Larry Fink said it best. The Chairman of Blackrock, the largest asset manager in the world with over $3.5 trillion under management, stated in an interview with Charlie Rose that “Humans are having a hard time adapting to the new realities of media. We are constantly bombarded with information…it’s leading us to invest with an overt fear of the future, and we are now investing for the short-term (May 31, 2012).” Innovation and technology contribute greatly to our evolution, but the ability to process information is increasingly complex. The world of “NOW” is in every facet of our life, from ordering a movie, to reading the latest tweet – everything happens instantaneously. In fact, the multitude of streams in which we receive data seems to be multiplying exponentially. Whether you decide to access the Internet through your landline, on your desktop computer, or wirelessly on your wearable watch or glasses, information will continue to be delivered to us in innovative ways. This powerful, and quickly accessed, information has the ability to create short term swings in financial markets (“Flash Crash”) and longer term fundamental changes in political uprisings (“Arab Spring”).
The founder of Intel, Gordon Moore, made an observation in the ’60s about the pace of technology’s expansion that has been informally recognized as “Moore’s Law.” Moore’s Law implies that the many components processing information will double every two years and, according to Wikipedia, “describes a driving force of technological and social change in the late 20th and early 21st centuries.” Moore’s reverberating effect is that our everyday life has become increasingly connected, bringing each of us closer globally. Processing the flow of information remains ever the more difficult. Many see this as opportunity, while others experience data overload paralysis. We now need to instantaneously filter the barrage of information coming at us from every direction. Technology is changing the footprint of how things are done on a daily basis, from manufacturing companies creating and distributing products to the discovery and storage of energy.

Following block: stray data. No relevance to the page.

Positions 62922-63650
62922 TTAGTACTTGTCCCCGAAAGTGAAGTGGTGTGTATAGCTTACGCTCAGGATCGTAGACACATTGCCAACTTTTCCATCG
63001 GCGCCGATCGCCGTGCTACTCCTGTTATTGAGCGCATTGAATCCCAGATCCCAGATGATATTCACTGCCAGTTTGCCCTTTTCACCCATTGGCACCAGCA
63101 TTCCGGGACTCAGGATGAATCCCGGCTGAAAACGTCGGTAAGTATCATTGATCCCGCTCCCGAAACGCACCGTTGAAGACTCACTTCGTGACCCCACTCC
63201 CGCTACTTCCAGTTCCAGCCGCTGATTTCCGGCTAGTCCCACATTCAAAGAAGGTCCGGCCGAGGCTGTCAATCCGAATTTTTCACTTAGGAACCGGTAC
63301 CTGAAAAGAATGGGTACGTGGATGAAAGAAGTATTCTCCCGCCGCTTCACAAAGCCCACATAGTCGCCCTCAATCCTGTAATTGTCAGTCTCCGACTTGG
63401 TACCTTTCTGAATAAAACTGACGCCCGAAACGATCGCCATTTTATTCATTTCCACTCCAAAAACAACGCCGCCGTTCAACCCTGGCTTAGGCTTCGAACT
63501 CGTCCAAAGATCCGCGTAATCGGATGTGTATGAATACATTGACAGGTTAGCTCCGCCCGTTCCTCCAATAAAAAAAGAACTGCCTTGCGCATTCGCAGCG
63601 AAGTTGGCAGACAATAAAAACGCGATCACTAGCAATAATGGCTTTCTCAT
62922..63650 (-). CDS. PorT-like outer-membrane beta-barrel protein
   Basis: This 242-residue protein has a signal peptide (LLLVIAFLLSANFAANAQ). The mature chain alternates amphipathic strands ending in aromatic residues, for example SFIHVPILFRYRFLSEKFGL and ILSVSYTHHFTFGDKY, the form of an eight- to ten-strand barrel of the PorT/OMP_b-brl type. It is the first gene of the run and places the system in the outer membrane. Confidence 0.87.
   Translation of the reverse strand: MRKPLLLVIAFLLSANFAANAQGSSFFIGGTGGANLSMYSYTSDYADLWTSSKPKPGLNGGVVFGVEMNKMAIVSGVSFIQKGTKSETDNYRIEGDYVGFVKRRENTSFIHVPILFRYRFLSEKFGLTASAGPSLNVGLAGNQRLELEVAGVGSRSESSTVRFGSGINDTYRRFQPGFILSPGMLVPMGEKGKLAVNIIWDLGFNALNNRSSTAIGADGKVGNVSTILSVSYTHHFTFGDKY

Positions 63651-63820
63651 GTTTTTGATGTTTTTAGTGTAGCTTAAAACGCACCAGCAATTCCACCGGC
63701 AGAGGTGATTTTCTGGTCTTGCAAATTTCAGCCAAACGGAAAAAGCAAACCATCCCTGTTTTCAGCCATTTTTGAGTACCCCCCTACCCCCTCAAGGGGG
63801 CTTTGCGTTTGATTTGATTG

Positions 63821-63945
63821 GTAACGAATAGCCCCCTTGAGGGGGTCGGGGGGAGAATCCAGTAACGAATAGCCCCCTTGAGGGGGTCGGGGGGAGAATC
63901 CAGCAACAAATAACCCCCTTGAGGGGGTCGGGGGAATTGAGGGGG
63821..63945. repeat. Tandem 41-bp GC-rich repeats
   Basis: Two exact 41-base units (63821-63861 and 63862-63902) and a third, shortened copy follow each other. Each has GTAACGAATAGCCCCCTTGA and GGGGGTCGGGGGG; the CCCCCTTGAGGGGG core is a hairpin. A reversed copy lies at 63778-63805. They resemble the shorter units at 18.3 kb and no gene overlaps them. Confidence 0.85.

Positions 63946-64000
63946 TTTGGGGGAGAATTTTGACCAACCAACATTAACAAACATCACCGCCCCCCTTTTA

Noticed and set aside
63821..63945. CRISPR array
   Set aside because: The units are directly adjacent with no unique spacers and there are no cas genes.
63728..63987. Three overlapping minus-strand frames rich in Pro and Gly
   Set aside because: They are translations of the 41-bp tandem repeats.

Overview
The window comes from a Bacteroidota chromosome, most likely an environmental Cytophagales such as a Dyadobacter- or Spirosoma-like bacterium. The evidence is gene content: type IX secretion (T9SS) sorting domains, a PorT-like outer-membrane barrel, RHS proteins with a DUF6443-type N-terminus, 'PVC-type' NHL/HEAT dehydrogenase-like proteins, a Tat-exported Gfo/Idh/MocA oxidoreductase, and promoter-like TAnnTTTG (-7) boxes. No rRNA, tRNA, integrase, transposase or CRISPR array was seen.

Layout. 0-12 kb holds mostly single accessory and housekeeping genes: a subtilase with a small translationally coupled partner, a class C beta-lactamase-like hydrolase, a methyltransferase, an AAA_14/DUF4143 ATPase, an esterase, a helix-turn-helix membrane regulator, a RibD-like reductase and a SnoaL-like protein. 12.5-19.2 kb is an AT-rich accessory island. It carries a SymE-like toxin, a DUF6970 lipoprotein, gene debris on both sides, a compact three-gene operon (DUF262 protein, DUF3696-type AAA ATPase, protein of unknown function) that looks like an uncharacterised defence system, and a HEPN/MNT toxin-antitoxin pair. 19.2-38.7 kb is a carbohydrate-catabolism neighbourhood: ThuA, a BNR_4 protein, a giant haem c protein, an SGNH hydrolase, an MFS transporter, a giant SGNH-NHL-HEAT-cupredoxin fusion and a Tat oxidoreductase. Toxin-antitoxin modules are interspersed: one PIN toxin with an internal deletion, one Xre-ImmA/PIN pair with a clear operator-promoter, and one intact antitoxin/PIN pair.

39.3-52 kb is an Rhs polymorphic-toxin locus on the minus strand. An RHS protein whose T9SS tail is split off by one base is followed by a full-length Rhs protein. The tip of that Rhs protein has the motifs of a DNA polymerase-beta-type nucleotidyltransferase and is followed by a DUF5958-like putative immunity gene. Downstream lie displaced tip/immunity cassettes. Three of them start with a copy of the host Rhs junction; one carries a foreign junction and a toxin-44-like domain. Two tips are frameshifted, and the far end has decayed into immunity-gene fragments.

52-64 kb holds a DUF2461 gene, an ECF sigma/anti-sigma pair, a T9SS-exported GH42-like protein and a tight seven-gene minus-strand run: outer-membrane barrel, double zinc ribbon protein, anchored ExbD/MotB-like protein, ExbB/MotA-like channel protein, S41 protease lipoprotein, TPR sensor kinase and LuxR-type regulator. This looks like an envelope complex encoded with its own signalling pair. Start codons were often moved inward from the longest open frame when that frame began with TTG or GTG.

One of the more challenging aspects we hear from successful individuals is how hard it is to manage everything they read, hear, and see. This covers all aspects of media, from print to online. In the past, current events referenced day-old occurrences. Today, a current event is marked in minutes, not days. Everything is so instantaneous and apparent that you have to judge the quality of the information presented and the perceived effect it may have on the world. This leads to an increase in confusion and investing for the short-term as Mr. Fink stated. The ability to “filter the noise” while delivering a clear and precise baseline thesis is becoming more valuable in today’s global media conundrum.
There are few touch points more affected by the flow of information than that of an investment portfolio. As markets can react with extreme prejudice and volatility to anything and everything, trying to gauge short-term market movements can make your head spin. When reviewing your portfolio, try to filter the static and make sense of the fundamentals. Technology will continue to bombard us with mountains of data, but it cannot be a substitute for our need to adapt to, and understand, this evolving media. The process of understanding an individual’s (or institution’s) risk characteristics and legacy desires can only really be done through a meaningful discussion between people, with technology as an aid.